Apply a small amount of vinegar on the cooking grate and anywhere else where you see stains. Then, use a scrubbing brush or toothbrush to remove the stains. Finally, rinse the grate with water and start cooking.
Both expert and beginner grillers experience a grease fire every once in a while, but it’s the cleaning of the grill after a grease fire that’s the real trouble.
In today’s article, we’ll teach you how to clean a grill after a grease fire with vinegar, wet rag, or greaser, so let’s dive right in and learn more about grills.
- What is A Grease Fire?
- How to Prevent A Grease Fire in the First Place?
- How to Clean A Grill After A Grease Fire: 3 Methods
- How to Clean A Grill After Using A Fire Extinguisher On It?
- Should You Clean A Grill or Burn Off the Grease?
- FAQs on How to Clean A Grill After A Grease Fire
What is A Grease Fire?
Just like a regular fire, a grease fire needs 3 basic things to start, including heat, oxygen, and fuel.
It’s a very harsh, instant fire that typically happens when the fuel, which in this case is in the form of oil, becomes too hot.
When the heated oil is continuously under heat, it starts boiling and smoking, eventually catching fire.
How to Prevent A Grease Fire in the First Place?
Just like with everything else, proper maintenance will not only extend the life of the grill but also ensure a smooth operation.
1. Act Quickly and Calmly
Suppose you’re about to cook a rack of ribs on your grill.
You’re all excited scrubbing the grates clean beforehand, hoping everything will go smoothly. Everything is fine until you coat your rack of ribs with your favorite BBQ sauce, and the sauce starts dripping onto the sear burner.
Keep in mind that if the sauce drops on the sear burner, instead of evaporating, it will initiate a flare-up and sparkle the grease buildup in the grease tray, if any.
In this case, you can quickly sprinkle a generous amount of baking soda to put out the flames instead of being anxious. Acting quickly and calmly is the key.
Also, to prevent this, clean every part of your grill correctly.
2. Clean Your Grill Regularly
You can easily prevent grease fires and flare-ups by cleaning your grill properly.
Grills have drip pans and trays under their grids and burners. When these pans and trays become full, and when the piled-up grease or oil has reached a maximum temperature, grease fires occur.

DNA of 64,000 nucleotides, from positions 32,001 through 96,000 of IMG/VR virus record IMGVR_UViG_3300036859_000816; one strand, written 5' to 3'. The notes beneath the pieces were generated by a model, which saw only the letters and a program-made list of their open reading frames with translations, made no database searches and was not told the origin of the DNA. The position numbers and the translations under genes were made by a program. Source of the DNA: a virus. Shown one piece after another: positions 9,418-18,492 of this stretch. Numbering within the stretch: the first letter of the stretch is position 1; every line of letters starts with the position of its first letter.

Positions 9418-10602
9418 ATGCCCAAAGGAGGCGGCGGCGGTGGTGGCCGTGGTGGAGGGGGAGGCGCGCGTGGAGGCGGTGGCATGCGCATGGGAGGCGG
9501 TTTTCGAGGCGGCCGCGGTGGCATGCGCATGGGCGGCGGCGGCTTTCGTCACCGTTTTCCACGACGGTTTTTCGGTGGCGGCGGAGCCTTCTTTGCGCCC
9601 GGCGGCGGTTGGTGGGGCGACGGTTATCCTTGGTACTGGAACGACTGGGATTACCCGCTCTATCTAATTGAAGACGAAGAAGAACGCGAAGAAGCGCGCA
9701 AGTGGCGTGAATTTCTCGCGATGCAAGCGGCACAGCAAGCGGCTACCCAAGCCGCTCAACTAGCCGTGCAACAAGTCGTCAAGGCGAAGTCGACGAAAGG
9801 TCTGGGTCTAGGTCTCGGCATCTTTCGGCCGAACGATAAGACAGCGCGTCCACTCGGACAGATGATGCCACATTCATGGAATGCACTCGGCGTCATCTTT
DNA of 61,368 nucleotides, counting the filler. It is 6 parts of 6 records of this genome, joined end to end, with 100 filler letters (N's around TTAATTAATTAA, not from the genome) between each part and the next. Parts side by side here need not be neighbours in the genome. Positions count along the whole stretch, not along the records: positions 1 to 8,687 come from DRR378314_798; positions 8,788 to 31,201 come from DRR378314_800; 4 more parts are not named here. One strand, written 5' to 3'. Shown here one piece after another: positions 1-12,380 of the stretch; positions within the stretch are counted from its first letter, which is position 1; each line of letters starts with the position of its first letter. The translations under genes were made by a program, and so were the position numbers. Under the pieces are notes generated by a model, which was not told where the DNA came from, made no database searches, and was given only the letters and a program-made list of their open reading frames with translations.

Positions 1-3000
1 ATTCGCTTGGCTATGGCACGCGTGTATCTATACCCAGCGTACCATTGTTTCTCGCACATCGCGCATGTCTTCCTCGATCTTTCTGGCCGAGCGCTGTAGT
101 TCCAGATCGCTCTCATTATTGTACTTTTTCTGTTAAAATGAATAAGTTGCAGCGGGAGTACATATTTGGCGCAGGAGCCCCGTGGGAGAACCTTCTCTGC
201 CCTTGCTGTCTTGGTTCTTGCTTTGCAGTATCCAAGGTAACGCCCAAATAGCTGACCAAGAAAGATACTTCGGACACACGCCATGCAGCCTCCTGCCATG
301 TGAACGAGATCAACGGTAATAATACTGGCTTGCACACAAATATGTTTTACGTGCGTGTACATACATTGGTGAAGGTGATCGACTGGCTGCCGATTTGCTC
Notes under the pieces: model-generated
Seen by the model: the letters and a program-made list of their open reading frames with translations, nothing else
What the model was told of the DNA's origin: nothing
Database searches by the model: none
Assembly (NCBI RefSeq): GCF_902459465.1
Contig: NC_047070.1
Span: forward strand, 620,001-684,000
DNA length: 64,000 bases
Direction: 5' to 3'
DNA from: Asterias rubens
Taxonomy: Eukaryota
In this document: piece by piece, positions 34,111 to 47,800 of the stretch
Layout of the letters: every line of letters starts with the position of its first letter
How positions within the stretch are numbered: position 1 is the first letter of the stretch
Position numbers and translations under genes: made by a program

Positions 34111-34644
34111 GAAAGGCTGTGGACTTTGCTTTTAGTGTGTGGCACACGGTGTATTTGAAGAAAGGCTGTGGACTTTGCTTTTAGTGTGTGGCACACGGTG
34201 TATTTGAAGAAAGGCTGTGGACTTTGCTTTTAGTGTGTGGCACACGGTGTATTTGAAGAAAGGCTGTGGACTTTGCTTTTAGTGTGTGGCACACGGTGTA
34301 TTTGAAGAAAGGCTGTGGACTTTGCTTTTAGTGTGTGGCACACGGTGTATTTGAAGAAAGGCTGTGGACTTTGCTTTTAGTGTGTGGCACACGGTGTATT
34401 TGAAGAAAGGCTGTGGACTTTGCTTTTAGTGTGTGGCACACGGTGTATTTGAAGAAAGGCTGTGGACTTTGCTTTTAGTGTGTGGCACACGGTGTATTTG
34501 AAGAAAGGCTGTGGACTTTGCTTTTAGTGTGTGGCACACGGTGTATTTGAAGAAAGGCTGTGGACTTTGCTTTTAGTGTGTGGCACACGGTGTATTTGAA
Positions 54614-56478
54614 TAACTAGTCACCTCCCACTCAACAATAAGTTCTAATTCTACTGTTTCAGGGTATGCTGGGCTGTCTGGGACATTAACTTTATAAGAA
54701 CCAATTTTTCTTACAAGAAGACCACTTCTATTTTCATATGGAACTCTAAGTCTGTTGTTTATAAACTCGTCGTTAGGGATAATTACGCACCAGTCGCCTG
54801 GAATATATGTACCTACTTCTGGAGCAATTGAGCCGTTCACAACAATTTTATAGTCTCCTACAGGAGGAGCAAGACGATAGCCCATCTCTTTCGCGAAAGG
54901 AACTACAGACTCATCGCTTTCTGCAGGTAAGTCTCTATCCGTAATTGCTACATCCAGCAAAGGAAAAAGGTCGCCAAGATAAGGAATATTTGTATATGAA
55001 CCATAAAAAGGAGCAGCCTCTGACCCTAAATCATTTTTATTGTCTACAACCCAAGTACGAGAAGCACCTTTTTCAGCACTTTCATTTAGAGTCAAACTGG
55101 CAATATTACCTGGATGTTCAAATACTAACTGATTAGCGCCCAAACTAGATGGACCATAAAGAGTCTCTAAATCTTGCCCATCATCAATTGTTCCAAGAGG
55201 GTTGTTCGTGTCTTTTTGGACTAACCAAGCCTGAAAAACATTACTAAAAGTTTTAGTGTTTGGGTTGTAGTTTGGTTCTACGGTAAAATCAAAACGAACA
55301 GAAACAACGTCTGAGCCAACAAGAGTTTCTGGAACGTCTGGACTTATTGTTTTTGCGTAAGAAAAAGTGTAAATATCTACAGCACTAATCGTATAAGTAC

The good thing is that you can easily remove each pan and tray and clean them up regularly.
They’re removable, so if you’re a frequent griller, always check trays and pans and make sure they’re completely clean before using your grill.
Step 1: Remove the Drip Pan
First, make sure your grill is turned off and cool. Then, remove the detachable drip pan and scrape off any dried debris and grease, and toss it.
Step 2: Clean the Drip Pan Properly
Rinse the drip pan under lukewarm water. You can also soak it for a few minutes for a deeper clean.
Using a small amount of mild dishwashing soap and a non-abrasive cloth, remove any remaining residue, and then rinse well.
Finally, make sure it’s completely dry before putting it back on the grill.
Step 3: Check the Removable Drip Tray
Keep an eye on the grease levels in the detachable drip tray at the back of your grill. Once it’s full, replace it with a new one.
3. Scrape Your Grids
We suggest you scrape the cooking grids before and after every use while your grill is still hot.
Keep in mind that dried grease and meat not only attract bacteria and other germs that can affect your future meals, but they can also cause flare-ups.
Therefore, clean the grids with a grill brush while your grill is still hot. You can also give the grids a good scrubbing with soap and cloth when you clean your drip pan.
4. Stay Prepared
Always have baking soda on hand when using your grill, just in case. It’s one of the most effective forms of fire extinguisher.
In other words, baking soda can quickly cut off the oxygen supply to the fire.
We also suggest keeping a real fire extinguisher near your grill station for more serious incidents. Avoid using flour or water when you need to shut down a grease fire.
Important Note: Water can cause a real explosion and severely damage your home or, even worse, injure you and your loved ones.
Also, don’t leave your grill unattended because you’re cooking with fire, and anything can happen.
How to Clean A Grill After A Grease Fire: 3 Methods